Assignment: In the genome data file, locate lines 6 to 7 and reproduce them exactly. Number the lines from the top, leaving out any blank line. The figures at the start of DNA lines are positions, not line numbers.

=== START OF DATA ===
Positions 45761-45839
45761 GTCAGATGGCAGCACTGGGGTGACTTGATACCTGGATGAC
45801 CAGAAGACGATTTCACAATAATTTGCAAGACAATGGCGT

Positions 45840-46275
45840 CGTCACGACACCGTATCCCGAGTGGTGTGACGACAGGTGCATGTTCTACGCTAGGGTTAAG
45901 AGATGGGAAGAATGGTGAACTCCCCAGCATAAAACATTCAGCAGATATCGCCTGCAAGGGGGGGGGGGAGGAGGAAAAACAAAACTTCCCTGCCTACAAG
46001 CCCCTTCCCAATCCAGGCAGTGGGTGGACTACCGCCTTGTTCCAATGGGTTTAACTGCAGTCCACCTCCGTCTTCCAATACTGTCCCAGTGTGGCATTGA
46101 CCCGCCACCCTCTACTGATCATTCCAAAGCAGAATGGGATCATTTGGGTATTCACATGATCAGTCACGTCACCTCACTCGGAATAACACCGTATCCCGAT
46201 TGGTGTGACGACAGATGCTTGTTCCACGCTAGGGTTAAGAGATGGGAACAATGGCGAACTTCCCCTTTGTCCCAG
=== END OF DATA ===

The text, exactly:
45901 AGATGGGAAGAATGGTGAACTCCCCAGCATAAAACATTCAGCAGATATCGCCTGCAAGGGGGGGGGGGAGGAGGAAAAACAAAACTTCCCTGCCTACAAG
46001 CCCCTTCCCAATCCAGGCAGTGGGTGGACTACCGCCTTGTTCCAATGGGTTTAACTGCAGTCCACCTCCGTCTTCCAATACTGTCCCAGTGTGGCATTGA